Saturday, April 25, 2020

Adult vaccinations

Just because you’re grown doesn’t mean you’re immune from certain illnesses. Vaccinations are important in staying healthy as an adult. Adults aren’t good about getting vaccinated. Many adults don’t know they need adult vaccines.

Path to improved well being

The Center for Disease Control and Prevention (CDC) recommends the following vaccines for adults:

Flu: All adults should receive a flu shot once a year. It can reduce the risk of flu by up to 50%. How well it works depends on the type of flu that is spreading. It takes about two weeks after vaccination to protect against flu. The best time to get vaccinated is early fall. This is before flu season begins. The CDC recommends that people get a flu vaccine by the end of October. While getting the vaccine earlier is better, getting it later is still effective. Getting the vaccine even in January or February can still provide some protection.

Tdap: This vaccine protects against tetanus, diphtheria, and pertussis. These bacterial infections can be prevented with a vaccine. It’s typically given at age 11 or 12. If you did not receive it as a child, you need it as an adult.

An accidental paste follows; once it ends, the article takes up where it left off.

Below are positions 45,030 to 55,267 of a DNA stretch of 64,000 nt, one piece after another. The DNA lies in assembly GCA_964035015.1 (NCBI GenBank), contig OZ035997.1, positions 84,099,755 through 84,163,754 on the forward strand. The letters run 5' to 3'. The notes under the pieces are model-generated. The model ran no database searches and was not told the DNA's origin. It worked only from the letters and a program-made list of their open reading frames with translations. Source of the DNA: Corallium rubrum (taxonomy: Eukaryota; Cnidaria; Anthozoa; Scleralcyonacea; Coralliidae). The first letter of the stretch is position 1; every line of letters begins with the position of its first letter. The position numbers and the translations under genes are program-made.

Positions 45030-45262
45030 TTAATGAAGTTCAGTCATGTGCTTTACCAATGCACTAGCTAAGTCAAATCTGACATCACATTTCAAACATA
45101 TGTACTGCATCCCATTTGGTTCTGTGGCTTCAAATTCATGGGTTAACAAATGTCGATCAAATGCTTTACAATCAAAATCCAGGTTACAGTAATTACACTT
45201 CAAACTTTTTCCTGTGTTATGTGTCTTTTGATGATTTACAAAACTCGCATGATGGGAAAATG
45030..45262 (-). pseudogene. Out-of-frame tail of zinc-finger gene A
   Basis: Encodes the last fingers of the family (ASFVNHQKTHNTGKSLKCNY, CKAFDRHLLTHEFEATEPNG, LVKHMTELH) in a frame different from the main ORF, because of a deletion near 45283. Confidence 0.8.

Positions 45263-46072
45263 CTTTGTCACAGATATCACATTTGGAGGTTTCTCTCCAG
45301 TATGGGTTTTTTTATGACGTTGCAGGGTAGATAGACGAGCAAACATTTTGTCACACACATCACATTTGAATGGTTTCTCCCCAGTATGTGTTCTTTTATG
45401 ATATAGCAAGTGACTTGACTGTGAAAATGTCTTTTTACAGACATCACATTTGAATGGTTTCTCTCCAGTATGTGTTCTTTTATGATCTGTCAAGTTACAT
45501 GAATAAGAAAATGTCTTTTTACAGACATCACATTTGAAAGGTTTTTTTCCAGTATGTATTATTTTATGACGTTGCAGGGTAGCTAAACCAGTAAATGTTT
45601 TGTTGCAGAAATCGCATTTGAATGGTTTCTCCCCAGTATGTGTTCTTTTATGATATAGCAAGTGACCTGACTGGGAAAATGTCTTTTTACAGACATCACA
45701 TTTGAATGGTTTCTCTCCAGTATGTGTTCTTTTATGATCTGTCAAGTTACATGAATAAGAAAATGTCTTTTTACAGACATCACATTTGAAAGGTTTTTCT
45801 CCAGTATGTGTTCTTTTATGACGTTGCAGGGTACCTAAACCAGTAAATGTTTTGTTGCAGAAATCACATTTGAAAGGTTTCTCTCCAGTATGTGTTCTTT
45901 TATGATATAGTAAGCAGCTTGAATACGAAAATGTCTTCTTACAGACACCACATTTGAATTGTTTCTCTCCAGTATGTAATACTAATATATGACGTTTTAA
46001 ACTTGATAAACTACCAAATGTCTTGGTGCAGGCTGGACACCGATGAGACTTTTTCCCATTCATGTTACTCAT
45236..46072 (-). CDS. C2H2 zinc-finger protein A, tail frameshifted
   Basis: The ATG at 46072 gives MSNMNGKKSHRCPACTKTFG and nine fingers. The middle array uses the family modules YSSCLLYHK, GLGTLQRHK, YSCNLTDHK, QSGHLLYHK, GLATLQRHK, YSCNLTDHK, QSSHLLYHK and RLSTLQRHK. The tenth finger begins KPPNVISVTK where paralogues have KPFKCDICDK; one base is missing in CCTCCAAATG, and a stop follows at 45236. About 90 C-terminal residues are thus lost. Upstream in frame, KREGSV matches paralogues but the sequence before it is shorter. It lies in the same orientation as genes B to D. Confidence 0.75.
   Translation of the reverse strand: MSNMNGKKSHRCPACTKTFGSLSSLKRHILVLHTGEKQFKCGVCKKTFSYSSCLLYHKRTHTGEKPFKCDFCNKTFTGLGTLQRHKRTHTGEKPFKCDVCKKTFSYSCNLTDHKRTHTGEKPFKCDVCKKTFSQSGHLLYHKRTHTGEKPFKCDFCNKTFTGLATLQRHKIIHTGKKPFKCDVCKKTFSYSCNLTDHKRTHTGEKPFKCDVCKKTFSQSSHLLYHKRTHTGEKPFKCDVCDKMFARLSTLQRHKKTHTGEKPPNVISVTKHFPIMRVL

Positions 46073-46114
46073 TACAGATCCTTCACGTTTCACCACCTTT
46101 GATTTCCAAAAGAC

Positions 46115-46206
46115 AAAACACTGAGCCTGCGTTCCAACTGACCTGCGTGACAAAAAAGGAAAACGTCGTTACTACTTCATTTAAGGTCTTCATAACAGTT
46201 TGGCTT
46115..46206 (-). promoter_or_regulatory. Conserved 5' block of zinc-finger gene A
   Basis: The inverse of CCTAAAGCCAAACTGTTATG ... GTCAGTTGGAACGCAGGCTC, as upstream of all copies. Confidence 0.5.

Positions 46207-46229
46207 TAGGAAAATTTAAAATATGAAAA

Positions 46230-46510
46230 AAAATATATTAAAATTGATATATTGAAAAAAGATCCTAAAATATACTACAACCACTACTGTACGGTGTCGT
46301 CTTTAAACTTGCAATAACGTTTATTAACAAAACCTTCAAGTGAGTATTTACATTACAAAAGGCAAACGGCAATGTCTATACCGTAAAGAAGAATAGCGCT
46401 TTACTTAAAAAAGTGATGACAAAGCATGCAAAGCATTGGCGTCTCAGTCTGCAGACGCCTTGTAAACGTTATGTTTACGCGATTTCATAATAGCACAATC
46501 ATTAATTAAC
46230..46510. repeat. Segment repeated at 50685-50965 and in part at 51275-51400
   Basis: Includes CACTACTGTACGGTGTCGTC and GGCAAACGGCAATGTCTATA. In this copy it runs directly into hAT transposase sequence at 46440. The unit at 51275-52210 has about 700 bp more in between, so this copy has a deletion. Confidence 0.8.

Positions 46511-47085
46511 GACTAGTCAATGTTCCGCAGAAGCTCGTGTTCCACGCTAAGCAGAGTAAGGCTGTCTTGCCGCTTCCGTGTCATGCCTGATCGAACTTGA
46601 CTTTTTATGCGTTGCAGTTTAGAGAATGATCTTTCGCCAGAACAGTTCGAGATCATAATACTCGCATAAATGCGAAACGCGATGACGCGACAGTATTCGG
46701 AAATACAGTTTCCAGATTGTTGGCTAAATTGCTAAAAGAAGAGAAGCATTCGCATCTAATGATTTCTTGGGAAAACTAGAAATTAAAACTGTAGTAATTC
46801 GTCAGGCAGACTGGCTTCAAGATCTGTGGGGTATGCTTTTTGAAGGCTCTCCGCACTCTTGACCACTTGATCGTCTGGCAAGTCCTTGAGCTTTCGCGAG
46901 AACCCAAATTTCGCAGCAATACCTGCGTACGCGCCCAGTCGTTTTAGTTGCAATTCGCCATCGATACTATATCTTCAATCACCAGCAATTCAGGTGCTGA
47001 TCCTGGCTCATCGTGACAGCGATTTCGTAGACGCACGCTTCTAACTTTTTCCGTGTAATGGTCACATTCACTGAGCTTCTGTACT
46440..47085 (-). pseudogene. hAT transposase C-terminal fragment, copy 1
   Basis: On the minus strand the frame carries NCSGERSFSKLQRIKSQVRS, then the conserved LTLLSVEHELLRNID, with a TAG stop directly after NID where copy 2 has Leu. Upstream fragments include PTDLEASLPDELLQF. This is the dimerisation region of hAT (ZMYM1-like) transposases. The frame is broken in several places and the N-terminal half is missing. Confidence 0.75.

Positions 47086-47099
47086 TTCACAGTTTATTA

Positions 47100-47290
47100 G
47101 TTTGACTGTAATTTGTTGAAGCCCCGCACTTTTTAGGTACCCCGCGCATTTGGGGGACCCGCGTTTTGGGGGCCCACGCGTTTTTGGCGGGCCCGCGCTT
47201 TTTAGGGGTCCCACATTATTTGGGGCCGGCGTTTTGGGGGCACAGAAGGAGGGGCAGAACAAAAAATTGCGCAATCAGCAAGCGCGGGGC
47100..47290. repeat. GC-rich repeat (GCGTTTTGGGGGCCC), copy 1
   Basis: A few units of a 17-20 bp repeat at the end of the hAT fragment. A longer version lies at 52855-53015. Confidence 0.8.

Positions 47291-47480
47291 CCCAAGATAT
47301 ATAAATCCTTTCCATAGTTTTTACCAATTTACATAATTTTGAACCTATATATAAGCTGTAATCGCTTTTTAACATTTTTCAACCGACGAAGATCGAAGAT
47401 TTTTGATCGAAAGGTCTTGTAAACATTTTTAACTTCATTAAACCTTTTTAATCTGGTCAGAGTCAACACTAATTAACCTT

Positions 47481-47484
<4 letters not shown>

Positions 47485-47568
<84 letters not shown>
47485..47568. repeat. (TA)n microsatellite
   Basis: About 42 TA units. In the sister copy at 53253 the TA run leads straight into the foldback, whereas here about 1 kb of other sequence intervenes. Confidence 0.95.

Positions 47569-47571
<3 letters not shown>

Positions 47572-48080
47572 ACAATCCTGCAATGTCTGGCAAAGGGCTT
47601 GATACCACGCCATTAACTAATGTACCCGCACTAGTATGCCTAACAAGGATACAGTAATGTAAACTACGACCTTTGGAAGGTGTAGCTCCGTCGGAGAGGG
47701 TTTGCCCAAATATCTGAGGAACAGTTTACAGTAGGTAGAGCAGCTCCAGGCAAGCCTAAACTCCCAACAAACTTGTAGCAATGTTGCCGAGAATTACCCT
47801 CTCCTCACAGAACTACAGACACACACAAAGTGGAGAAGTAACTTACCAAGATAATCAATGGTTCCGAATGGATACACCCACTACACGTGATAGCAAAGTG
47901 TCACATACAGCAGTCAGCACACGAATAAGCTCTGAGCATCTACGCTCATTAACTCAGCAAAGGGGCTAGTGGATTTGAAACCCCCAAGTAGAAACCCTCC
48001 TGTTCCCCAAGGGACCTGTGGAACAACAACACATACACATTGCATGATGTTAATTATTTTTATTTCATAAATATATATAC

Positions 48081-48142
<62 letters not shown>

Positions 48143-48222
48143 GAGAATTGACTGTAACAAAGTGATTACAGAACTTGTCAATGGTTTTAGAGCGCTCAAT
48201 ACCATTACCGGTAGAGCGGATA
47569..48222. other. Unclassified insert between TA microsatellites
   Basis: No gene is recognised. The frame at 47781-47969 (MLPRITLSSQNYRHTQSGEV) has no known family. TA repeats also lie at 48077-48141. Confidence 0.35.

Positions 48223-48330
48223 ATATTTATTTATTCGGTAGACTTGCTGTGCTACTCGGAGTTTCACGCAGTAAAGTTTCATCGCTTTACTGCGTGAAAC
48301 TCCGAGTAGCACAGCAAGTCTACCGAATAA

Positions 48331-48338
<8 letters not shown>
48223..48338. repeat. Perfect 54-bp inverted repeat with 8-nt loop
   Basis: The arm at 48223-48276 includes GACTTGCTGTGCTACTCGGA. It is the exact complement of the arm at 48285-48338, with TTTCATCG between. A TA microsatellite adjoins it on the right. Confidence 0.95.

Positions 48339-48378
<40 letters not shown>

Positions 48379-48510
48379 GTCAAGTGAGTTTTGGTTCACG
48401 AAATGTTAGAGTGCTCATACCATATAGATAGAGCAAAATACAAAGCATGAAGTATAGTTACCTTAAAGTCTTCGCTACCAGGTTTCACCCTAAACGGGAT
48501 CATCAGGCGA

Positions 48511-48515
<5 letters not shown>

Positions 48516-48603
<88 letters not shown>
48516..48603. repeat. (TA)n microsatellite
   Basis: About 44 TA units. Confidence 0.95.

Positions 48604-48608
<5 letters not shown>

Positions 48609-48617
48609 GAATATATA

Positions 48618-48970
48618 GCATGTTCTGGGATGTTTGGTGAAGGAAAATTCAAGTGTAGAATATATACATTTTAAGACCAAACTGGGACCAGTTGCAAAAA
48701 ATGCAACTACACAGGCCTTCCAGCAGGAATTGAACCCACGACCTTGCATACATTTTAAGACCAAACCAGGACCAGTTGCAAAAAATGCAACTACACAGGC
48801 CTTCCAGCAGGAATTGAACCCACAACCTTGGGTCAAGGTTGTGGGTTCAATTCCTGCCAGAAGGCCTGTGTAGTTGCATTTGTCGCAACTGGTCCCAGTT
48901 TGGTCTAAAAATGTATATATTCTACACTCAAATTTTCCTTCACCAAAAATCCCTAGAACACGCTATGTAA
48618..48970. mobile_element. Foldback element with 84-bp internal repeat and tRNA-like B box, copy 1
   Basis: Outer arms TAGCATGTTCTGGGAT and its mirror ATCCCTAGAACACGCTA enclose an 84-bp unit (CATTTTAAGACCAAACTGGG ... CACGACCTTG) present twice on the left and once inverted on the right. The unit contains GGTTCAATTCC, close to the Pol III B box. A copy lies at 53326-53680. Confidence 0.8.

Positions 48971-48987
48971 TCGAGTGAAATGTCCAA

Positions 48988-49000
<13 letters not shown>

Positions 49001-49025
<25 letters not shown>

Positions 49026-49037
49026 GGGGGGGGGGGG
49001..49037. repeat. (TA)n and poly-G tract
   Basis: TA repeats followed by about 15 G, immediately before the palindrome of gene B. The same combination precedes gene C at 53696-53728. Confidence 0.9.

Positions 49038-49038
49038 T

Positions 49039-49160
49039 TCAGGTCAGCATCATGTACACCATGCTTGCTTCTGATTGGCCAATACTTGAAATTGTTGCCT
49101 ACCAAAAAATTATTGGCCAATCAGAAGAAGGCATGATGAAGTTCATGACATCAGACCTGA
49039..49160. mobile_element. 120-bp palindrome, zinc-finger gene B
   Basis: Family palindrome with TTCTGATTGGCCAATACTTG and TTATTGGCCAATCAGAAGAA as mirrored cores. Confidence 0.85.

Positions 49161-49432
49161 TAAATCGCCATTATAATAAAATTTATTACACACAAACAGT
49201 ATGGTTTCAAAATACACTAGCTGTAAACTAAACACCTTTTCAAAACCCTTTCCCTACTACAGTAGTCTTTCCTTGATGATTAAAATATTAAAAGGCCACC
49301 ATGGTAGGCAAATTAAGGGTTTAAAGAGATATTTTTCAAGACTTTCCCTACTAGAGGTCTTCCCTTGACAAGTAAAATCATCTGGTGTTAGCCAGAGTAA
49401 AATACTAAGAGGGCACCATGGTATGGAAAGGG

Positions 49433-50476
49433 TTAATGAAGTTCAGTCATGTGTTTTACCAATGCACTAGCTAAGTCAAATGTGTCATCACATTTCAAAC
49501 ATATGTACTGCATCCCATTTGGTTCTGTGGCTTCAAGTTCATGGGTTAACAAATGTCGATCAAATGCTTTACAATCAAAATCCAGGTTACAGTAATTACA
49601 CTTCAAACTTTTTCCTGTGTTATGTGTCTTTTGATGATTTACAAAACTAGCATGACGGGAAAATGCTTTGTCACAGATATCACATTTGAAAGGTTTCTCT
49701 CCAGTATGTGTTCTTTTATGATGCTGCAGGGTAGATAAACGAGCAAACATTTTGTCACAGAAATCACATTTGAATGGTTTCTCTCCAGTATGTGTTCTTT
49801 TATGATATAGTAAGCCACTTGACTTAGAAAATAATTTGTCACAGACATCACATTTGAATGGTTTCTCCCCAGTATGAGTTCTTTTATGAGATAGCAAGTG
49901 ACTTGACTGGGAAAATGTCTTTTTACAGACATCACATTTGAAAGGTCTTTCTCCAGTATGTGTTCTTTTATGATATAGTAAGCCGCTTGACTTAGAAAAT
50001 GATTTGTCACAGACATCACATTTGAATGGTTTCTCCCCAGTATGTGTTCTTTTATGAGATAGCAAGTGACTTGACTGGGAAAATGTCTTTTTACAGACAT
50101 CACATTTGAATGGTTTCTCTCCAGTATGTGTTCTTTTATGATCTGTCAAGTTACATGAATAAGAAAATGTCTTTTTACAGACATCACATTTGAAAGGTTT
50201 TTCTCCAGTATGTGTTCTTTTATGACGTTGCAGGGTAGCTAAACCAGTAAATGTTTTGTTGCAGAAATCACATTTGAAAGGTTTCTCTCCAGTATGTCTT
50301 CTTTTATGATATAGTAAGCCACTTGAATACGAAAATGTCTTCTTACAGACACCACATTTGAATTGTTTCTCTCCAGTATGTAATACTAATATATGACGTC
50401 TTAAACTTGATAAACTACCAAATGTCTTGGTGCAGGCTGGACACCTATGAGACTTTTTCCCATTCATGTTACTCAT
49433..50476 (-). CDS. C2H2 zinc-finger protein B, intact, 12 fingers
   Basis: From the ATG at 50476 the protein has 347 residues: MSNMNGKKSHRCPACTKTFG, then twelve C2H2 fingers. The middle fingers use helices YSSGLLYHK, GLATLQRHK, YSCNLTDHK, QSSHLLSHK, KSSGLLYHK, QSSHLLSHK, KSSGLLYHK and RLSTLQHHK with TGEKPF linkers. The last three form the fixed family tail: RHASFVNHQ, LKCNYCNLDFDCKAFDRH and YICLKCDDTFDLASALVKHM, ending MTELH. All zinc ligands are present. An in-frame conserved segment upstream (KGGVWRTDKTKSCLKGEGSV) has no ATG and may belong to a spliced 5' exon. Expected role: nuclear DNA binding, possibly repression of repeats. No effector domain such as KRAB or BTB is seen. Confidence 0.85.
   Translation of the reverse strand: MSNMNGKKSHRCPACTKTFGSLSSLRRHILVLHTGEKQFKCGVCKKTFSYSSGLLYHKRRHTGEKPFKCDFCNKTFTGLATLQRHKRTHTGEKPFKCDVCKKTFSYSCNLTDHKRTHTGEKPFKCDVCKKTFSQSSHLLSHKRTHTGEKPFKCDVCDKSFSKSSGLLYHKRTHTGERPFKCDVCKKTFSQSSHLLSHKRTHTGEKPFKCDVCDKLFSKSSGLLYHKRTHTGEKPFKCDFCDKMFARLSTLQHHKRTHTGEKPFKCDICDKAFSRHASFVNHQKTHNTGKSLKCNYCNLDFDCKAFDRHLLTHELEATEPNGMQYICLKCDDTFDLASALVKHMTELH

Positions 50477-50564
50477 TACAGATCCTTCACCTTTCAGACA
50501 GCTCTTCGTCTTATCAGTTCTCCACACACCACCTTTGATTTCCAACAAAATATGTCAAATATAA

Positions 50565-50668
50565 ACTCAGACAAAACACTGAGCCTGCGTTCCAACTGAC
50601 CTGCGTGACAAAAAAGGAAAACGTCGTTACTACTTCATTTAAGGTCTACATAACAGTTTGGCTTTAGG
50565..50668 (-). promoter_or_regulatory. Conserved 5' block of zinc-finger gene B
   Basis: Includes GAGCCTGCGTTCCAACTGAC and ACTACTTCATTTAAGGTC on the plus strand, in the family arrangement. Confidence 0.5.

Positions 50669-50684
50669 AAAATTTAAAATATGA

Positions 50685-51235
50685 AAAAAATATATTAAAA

Td: This vaccine protects against tetanus and diphtheria. These are bacterial infections. If you got the vaccination as a child, you need a booster dose every 10 years. If you haven’t had one for a while, get one if you’ve experienced a severe or dirty wound or burn. Everyone needs a Td booster dose every 10 years.

Zoster: This vaccination protects against the shingles virus. The shingles virus causes a painful rash. It appears as blisters that develop on one side of the body. It often appears on the face or torso. It can result in long-term pain even after the rash goes away. Older people are most at risk for the virus. The CDC recommends adults 50 years and older get two doses of the vaccine. The doses should be 2 to 6 months apart.